Dortmund-based Denovali Records held its annual festival in London earlier this month. Not your typical dance music festival with sun and Hawaiian shirts, it instead simply prides itself on showcasing “experimental and adventurous music”. Previous years have seen the likes of Haxan Cloak, William Basinski, Nils Frahm, Demdike Stare, and what more fitting setting for an experimental festival to take place than in the solitary and quirky confines of St John at Hackney Church.
In a very unholy manner, however, the evening’s opening act made us feel like we were in the middle of a séance; writing on a piece of paper, burning it with a candle before blowing away its ashes. Brian Pyle of Ensemble Economique swamped the church with his strangled sounds shocking the audience into attention from the off. A one man ensemble, he switched calmly between keyboard, pointedly plucked guitar chords and trepid singing that fell ghost-like on the church walls.
Raising the bar afterwards was Orson Hentschel, possibly my favourite act of the evening. The drumming was excellent. Set upon a blacked-out stage with a line of about ten strip lights behind that flashed either in time with the drummer or fizzed with Hentschel’s pulsating atmosphere, it had everyone gripped from start to finish. Visuals were integral to Lakker’s set, too. Represented on this occasion by one half of the duo, Dara Smith, who was touring their new V/A set for their album Struggle and Emerge, which focuses on the industrialisation of the Netherlands against its flooding problem. It progressed from optimistic clips of the Dutch industrial advances to dire images of the flooding rendering those feats futile. Lakker’s techno built powerfully on this premise, becoming more sinister as the set went on. An interesting portrayal of man vs nature and the role of technology in attempting to harbour the latter.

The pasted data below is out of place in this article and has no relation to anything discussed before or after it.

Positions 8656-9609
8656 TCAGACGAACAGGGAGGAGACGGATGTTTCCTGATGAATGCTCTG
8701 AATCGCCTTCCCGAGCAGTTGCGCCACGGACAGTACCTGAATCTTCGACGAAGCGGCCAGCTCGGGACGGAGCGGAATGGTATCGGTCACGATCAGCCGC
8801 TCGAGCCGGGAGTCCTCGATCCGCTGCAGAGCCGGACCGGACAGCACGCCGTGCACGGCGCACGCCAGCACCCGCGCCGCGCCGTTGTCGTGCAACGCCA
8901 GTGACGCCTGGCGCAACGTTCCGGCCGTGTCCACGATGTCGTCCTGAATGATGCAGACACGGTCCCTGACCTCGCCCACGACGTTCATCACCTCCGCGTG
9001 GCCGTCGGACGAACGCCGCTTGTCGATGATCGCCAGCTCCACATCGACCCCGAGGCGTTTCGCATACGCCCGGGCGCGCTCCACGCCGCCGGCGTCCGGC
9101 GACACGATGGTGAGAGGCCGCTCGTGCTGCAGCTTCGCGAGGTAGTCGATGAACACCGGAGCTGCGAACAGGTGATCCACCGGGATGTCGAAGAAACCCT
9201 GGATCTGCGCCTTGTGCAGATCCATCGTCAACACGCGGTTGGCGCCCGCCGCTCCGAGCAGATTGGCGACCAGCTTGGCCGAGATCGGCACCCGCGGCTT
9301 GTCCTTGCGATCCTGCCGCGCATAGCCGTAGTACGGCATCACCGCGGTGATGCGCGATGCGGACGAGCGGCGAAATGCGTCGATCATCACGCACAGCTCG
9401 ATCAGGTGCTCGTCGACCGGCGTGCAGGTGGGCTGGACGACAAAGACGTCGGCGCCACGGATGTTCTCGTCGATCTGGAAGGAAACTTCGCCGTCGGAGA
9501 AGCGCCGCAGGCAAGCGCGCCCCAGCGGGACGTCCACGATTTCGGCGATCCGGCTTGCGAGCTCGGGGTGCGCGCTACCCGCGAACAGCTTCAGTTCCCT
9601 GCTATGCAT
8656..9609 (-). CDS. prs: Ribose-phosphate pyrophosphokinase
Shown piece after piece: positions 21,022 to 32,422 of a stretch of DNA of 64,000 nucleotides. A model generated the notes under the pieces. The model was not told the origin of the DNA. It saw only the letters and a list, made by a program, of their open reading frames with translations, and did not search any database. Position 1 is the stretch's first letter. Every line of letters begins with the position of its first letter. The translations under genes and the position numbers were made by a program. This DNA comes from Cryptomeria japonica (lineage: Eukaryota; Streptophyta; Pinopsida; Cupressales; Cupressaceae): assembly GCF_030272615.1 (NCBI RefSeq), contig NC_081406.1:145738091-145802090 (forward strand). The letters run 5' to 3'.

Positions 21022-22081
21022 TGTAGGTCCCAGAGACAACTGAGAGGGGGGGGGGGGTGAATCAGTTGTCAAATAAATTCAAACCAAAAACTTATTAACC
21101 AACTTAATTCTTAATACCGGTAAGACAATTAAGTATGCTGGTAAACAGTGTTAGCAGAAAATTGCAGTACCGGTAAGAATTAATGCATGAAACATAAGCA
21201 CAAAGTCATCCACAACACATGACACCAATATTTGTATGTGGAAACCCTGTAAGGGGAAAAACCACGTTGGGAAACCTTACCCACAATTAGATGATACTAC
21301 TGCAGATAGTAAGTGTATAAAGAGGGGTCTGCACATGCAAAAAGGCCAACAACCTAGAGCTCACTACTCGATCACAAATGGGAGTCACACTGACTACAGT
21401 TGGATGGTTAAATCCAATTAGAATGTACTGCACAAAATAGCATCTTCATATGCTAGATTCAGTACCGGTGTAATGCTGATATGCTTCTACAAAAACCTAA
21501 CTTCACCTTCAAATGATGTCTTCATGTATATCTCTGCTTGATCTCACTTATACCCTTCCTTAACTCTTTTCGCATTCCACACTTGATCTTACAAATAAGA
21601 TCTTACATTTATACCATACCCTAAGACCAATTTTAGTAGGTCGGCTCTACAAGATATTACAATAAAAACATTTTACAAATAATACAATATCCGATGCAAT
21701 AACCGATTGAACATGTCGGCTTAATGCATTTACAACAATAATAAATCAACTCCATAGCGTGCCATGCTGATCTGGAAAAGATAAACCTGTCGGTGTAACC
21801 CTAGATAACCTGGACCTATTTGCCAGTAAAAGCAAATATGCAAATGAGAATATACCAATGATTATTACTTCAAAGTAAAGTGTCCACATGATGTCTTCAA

Despite being treated to an array of laudable acts thus far what many had been waiting to hear, or come specifically for, was the chance to hear Andy Stott give a live preview of his 4th album. Too Many Voices takes influences from Yellow Magic Orchestra and modern grime – an odd combo that doesn’t help to paint you much of a picture. To do it for you, it sounded like grime on steroids. There are crystalline synths, mirror shattering claps (think Texan producer Rabit) blown up by Stott’s signature sub-loaded atmospherics. Afterwards there were murmured doubts over whether it would be a successful album and in a way I felt the same. One of the best features of Stott’s work is that there is never too much happening at once, he doesn’t crowd a space, he doesn’t employ too many quirks in one track. Instead it was a more challenging listen with more oddities to each track than usual. Whether that will be to the album’s detriment or whether it will just take more time to appreciate, we will have to see.
All in all Denovali did what more music festivals should do. It showcased interesting, relatively unheard talent and bridged gaps between the popular, the experimental, art and culture. Being in a non-club setting there was no pressure for the artists to get any immediate reaction from the audience. They were left to share, and we were left to listen. Electronic music is often under pressure to make people dance and not necessarily listen, so it was refreshing for a music festival to focus on the latter. We look forward to next year’s offerings, and many more.
Words: Joe Mills
Images courtesy of Denovali